Oklahoma 529, it's the smart choice.
Parents, grandparents, friends and family can help children and grandchildren pay for education expenses, including tuition, living expenses, books, computers and more.
Tax Benefits of Oklahoma 529
See your contributions go further with Oklahoma 529 tax benefits
State tax deduction
Oklahoma taxpayers may qualify for a state tax deduction up to $20,000 if married filing jointly ($10,000 filing single) for contributions made into Oklahoma 529. Carry forward larger amounts up to five years.
100% tax-deferred growth
Any earnings grow tax-deferred. When you pay fewer taxes, you can earn more and grow your account faster.
Withdraw tax-free for all qualified education expenses at any accredited college, university, community college, or CareerTech center for tuition, room and board, books, computers and more.
Why an Oklahoma 529 account?
A 529 Plan for All Oklahomans
Grandparents, family and friends - everyone can help a child achieve their education goals. Open and fund an account or make a gift contribution. Oklahoma residents' gifts may be tax deductible. Get started Gifting.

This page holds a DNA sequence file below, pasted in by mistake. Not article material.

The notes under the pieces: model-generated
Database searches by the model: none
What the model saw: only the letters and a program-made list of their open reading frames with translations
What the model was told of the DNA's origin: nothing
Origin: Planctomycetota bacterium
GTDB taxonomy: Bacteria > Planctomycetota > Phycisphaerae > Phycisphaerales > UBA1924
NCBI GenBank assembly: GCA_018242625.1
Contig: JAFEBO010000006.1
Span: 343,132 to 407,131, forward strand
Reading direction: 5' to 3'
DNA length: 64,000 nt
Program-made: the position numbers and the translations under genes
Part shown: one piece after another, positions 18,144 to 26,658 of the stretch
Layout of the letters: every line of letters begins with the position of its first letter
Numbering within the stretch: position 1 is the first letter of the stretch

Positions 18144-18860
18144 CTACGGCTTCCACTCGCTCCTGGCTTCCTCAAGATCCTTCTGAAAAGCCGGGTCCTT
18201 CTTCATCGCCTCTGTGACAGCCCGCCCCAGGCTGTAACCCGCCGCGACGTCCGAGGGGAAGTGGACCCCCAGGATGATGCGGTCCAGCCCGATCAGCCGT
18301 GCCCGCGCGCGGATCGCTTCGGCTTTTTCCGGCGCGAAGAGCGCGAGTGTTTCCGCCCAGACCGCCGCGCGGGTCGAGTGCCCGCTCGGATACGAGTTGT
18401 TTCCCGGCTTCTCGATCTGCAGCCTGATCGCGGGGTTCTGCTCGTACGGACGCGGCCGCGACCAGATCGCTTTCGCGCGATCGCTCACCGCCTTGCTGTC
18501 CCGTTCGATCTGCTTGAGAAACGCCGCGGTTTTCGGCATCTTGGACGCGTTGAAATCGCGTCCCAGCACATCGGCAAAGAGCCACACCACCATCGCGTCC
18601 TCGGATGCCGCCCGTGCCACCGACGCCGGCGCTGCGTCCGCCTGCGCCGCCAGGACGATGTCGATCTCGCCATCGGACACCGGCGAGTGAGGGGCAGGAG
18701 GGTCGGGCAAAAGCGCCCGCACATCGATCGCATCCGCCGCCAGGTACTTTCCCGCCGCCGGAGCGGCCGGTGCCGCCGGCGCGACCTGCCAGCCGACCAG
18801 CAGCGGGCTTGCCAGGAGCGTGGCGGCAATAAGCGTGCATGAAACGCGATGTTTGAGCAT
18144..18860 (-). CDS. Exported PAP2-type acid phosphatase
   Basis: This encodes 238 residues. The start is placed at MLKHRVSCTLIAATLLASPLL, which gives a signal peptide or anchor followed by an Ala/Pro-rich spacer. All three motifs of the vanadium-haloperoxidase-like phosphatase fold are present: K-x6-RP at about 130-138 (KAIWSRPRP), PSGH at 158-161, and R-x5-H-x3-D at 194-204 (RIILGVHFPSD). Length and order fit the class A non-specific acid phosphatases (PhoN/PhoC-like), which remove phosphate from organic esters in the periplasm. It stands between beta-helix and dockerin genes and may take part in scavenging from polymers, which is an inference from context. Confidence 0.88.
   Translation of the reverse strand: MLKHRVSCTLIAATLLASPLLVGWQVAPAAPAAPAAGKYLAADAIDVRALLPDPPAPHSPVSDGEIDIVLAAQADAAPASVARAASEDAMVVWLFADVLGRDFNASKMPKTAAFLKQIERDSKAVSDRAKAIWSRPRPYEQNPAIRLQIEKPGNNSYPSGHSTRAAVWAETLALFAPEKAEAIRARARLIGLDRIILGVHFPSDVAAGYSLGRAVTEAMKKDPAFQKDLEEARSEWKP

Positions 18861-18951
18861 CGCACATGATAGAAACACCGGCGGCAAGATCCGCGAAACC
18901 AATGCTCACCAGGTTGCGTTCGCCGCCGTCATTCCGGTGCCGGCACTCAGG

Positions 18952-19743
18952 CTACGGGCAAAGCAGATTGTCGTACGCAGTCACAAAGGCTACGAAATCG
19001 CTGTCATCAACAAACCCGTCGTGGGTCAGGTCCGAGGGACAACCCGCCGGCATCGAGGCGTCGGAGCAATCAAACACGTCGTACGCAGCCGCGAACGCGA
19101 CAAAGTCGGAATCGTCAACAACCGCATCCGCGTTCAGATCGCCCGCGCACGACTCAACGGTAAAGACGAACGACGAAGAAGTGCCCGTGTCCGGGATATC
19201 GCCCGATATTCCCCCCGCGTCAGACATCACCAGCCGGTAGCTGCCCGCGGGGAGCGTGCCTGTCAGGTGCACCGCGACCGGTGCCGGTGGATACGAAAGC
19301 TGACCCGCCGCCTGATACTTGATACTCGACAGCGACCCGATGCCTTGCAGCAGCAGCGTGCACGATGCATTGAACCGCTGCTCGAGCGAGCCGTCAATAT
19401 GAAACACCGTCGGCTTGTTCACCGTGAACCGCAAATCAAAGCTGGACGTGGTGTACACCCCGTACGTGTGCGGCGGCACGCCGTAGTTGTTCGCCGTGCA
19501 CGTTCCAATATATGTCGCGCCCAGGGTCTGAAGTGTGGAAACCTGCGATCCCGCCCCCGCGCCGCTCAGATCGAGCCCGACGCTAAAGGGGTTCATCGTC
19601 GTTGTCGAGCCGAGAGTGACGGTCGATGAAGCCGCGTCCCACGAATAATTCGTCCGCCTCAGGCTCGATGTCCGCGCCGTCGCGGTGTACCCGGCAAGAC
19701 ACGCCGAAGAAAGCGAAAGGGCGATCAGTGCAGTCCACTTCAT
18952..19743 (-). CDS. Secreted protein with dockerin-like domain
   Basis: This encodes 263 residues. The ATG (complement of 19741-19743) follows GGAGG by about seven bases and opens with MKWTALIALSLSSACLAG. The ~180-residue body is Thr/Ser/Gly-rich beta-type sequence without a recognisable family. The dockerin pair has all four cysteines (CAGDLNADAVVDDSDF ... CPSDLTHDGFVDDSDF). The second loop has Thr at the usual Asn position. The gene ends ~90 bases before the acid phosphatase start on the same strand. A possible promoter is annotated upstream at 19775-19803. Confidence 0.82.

Your child gets more opportunities
Savings can be applied to any accredited college or university across the country and abroad, community college, CareerTech, professional and graduate schools; and even apprenticeships, and student loan repayment.1
Use for K-12 tuition
Your 529 savings can also help pay for the cost of private school tuition up to $10,000 annually per student.
Withdrawals for tuition expenses at a public, private or religious elementary, middle, or high school can be withdrawn free from federal and Oklahoma income tax. If you are not an Oklahoma taxpayer, these withdrawals may include recapture of tax deduction, state income tax as well as penalties. You should talk to a qualified professional about how tax provisions affect your circumstances.
You have more control
You’re never locked in and can withdraw your funds for any reason at any time.2
You enjoy more flexibility
Funds in your child’s account are transferable to another eligible family member, which includes siblings, stepchildren, parents, even first cousins. Effective January 1, 2024, unused 529 funds may be directly transferred to a Roth IRA in the name of the beneficiary of the 529 Plan. There are a number of conditions that must be met including the 529 Plan must have been in existence for at least 15 years.3